A stranger at the feast

No deal for the deal-maker.

For more than three decades, Donald Trump has dreamt of making a deal with Russia (then USSR) regarding nuclear weapons. Team up on non-proliferation, and then set about disarmament. Or something. Multiple motivations have been at play. Among them are Trump’s self-assessment as having an innate talent for deal-making, his assessment that Washington’s security community elites are talentless public sector ladder-climbers, his stated fears in the late eighties of accelerating and proliferating nuclear technology and its potential in the hands of madmen, and an impatience with the arcane world of nuclear deterrence.

Michael Flynn, quite late in his career, situated himself as something of a rogue in relation to America’s security community establishment on a number of positions. Evidently, his views on the prospects of a grand American re-alignment with Russia for combating Islamic extremism seem to have dove-tailed nicely with Trump’s long-standing quest, as well as the world view and predispositions of others in the Trump team, notably Bannon. Hence Flynn’s elevation to national security advisor, his behind the scenes work with Russia, and his now public and incredibly ham-fisted downfall as a result of the non-disclosures to the Vice President and President.

The unfortunate problem for this freshly minted administration is that this rogue position, smuggled into the WH behind Trump’s Trojan Horse and Bannon’s vaunted but quickly unravelling cloak of darkness and distraction, is badly misconceived. Very briefly, Islamic extremism is not a strategic threat to the US, any military alliance with Russia to ‘defeat’ it would be pointless and dangerous, and a broader strategic alliance would be a staggering over-estimation of a declining Russia. An additionally weighty problem is that the Pentagon, the US intelligence community, and most of the bureaucracy, otherwise known as the ‘deep state’, simply has no intention of being either co-opted or railroaded to this position. It won’t happen. The sheer operational clumsiness with which this eclectic mix of rogues, ideologues, and snake-charmers is executing The Plan (sic) makes for short shrift. Most expect the unravelling to continue.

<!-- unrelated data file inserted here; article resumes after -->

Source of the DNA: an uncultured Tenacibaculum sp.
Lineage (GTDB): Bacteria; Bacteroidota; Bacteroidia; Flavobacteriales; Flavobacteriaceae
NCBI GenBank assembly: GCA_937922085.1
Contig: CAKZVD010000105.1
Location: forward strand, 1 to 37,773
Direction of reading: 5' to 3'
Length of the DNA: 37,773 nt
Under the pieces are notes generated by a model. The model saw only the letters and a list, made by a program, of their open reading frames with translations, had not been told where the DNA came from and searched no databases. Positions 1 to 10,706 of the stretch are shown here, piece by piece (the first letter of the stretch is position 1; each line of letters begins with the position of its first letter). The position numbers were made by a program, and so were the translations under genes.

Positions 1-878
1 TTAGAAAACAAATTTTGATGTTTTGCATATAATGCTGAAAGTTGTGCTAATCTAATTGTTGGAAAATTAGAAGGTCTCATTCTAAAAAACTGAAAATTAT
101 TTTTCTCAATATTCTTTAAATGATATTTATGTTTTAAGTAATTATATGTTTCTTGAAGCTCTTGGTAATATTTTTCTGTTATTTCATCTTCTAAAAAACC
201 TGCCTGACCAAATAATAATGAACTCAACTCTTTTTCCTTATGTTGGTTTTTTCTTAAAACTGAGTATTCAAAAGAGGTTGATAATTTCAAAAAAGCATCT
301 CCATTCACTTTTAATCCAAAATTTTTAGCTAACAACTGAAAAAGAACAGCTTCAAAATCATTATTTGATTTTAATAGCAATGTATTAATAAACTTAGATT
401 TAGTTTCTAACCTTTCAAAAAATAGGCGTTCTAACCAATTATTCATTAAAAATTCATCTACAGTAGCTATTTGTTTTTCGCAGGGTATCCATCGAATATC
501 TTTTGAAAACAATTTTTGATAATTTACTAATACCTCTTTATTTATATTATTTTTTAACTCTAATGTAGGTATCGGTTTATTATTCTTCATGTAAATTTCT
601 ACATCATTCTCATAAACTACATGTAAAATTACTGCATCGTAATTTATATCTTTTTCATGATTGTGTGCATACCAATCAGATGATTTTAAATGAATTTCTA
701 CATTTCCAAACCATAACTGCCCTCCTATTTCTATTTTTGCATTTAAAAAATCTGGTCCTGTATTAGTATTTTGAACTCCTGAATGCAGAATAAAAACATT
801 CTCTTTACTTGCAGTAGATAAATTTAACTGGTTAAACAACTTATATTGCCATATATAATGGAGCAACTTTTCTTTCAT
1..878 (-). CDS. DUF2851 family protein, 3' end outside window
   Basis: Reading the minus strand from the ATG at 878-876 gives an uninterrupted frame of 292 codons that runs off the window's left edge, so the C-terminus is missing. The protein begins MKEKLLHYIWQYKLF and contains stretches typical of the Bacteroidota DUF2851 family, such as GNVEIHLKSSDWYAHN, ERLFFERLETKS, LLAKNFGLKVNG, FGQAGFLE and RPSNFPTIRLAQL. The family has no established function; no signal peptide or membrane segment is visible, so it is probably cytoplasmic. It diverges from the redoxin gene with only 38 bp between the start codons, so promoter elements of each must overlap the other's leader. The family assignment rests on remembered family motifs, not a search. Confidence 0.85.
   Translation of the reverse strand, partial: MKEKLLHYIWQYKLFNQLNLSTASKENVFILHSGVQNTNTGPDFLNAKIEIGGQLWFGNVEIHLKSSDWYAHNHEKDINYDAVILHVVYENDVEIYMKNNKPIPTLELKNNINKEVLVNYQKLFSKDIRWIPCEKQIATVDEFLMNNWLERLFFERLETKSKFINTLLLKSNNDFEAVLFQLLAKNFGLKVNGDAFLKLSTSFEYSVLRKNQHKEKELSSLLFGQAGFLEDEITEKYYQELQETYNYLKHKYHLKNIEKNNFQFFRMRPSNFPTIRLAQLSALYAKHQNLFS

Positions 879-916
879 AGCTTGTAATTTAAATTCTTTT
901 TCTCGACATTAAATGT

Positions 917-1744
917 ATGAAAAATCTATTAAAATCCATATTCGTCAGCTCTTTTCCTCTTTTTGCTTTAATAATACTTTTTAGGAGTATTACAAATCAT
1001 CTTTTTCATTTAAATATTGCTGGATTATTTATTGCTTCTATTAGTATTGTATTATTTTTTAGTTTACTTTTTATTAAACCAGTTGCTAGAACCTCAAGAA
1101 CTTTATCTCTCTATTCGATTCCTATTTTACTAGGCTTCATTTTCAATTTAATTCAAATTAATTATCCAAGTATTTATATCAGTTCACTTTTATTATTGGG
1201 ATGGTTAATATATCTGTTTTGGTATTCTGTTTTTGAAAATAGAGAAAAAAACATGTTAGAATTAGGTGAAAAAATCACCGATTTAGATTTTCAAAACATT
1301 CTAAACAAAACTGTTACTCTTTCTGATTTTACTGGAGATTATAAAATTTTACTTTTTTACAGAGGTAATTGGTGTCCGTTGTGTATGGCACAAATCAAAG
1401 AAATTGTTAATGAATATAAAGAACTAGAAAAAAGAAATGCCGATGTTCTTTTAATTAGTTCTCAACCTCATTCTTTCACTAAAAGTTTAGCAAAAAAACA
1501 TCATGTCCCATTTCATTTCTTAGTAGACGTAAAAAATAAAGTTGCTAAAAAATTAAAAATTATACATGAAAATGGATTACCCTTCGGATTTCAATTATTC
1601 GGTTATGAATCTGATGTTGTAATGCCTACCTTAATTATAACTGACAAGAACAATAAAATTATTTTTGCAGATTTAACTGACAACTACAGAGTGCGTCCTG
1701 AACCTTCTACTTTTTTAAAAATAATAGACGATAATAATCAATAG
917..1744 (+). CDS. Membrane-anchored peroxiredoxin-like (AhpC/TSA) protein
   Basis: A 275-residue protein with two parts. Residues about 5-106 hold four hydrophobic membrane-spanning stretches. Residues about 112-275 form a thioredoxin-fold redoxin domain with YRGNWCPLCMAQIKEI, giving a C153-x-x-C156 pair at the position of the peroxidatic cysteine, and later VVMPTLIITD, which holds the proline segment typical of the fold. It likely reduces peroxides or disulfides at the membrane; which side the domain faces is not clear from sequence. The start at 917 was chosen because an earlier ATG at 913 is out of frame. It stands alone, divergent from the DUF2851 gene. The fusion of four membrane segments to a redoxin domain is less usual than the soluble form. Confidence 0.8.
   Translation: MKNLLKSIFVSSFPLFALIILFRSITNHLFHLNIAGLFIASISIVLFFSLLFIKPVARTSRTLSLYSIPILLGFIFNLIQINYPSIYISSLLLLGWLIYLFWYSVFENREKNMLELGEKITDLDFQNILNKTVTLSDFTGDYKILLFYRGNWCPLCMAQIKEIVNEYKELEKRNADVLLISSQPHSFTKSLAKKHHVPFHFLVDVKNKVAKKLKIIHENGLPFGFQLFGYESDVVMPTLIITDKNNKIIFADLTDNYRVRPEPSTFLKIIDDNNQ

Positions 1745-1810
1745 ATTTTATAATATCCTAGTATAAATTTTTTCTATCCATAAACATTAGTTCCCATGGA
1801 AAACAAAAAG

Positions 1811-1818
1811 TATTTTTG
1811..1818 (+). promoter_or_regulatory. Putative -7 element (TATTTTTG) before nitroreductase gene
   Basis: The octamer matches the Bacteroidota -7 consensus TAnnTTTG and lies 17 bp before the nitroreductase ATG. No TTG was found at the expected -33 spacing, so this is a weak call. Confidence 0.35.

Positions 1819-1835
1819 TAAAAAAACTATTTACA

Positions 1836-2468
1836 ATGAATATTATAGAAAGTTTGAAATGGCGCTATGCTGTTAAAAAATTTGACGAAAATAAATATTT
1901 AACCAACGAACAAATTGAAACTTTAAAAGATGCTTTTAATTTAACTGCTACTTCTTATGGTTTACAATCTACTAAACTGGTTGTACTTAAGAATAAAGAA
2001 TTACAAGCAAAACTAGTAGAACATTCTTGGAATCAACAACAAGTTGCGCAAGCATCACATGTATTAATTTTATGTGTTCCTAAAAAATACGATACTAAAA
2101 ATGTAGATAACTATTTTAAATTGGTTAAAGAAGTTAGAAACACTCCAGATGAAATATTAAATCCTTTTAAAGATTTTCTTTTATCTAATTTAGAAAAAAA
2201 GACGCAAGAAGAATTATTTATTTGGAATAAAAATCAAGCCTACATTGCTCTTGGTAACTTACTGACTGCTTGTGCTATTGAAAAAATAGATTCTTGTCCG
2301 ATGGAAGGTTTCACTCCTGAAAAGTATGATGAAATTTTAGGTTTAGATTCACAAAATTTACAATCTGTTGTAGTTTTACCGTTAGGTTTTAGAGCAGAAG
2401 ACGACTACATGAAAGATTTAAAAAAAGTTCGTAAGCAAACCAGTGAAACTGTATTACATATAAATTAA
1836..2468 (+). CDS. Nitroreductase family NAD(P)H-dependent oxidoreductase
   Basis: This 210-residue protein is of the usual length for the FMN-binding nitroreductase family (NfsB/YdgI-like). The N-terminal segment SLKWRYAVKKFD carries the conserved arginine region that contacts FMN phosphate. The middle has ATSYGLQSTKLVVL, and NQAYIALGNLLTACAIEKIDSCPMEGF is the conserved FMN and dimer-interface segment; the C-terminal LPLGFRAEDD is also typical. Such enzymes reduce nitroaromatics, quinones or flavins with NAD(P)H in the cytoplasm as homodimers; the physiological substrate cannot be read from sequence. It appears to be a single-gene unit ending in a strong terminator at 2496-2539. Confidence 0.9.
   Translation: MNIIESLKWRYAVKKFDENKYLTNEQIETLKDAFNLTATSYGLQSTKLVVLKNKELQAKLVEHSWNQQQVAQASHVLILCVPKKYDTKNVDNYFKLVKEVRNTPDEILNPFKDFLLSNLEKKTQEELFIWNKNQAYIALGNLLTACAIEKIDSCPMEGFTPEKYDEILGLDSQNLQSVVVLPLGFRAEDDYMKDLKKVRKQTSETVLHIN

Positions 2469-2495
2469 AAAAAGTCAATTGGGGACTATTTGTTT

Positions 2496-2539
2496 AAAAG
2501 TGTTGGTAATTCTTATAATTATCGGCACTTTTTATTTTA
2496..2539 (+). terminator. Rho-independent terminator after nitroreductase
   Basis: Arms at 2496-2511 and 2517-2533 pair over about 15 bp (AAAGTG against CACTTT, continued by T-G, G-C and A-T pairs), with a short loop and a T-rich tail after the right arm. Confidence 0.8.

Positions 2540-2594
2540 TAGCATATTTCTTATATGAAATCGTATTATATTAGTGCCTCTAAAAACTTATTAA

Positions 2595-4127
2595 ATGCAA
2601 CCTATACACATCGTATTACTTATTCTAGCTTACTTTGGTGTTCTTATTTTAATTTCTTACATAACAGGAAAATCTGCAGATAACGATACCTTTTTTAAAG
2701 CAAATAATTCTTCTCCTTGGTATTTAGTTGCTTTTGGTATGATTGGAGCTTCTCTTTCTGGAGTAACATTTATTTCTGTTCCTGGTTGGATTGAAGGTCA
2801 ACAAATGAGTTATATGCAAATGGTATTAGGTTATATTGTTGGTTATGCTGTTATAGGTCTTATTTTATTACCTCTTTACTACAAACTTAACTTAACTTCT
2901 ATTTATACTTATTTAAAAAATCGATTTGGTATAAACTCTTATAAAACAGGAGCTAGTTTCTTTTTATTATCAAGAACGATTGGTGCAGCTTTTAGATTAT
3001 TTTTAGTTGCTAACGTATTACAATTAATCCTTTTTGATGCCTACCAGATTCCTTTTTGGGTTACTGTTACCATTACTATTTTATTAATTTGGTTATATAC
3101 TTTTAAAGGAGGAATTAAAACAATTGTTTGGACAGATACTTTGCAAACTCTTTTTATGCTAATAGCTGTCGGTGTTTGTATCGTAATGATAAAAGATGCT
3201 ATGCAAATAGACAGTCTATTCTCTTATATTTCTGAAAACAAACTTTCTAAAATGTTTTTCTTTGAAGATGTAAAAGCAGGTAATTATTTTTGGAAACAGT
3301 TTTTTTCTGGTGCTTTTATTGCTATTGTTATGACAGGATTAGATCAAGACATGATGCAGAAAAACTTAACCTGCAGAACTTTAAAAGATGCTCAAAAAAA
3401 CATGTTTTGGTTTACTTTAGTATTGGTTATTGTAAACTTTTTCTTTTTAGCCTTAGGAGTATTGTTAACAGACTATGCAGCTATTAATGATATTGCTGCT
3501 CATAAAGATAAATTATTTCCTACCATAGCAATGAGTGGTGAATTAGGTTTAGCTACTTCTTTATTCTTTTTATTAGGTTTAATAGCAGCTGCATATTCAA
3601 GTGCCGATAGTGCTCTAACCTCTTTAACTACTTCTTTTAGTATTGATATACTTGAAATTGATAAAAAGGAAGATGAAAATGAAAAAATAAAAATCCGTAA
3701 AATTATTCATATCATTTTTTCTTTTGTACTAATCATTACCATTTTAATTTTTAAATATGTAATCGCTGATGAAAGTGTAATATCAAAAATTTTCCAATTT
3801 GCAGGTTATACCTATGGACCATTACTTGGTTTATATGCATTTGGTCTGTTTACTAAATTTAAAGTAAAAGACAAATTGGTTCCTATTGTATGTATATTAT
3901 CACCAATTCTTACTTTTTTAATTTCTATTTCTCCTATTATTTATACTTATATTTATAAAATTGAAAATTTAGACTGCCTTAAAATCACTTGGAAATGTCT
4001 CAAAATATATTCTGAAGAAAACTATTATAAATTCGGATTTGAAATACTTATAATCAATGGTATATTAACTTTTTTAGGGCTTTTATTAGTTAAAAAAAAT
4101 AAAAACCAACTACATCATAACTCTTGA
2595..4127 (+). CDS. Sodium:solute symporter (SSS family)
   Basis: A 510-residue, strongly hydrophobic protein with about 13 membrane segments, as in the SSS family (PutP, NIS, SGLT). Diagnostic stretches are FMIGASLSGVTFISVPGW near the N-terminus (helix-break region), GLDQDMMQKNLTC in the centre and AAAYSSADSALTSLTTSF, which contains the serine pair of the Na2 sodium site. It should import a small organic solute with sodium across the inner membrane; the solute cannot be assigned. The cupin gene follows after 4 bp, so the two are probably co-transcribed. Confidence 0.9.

Whatever glimmer of hope existed that Trump’s unconventional approach to both domestic and foreign affairs might usher in, perhaps by default, a welcome return to some form of pragmatic realism seem dashed, notwithstanding Mattis’ steady hand recently in East Asia and with NATO. Further US consolidation in these critical regions is needed in concert with greater burden sharing by frontier partners. The good news is, opportunities abound to further embed and enmesh allies and partners in functional and resilient networks that promote strategic stability.

Trump’s dissatisfaction with the nuclear status quo in 1987 seemed genuine. No-one would begrudge an out-of-the-box thinker a shot at evolving such an unsustainable situation. Plenty of well-intentioned, smart people have tried. Most have disabused themselves of the fantasy. Theorists long ago dismissed the power of individual agency at this level. The intent in Trump to get that shot has evidently endured for three decades, and the imperious braggadocio too. The unravelling of his administration would need to be stemmed fast. The disentanglement of Trump’s nuclear dream from Bannon’s neo-reactionary agenda would also seem a prerequisite, as would a much clearer-headed assessment of Russia’s intentions. These aims might already be beyond reach. Trump’s nuclear dream is one of his most unimpeachable instincts, even if it is a fantasy. The state’s power is a well-attended feast. Some part of Donald Trump might already be feeling like the stranger. All over again.

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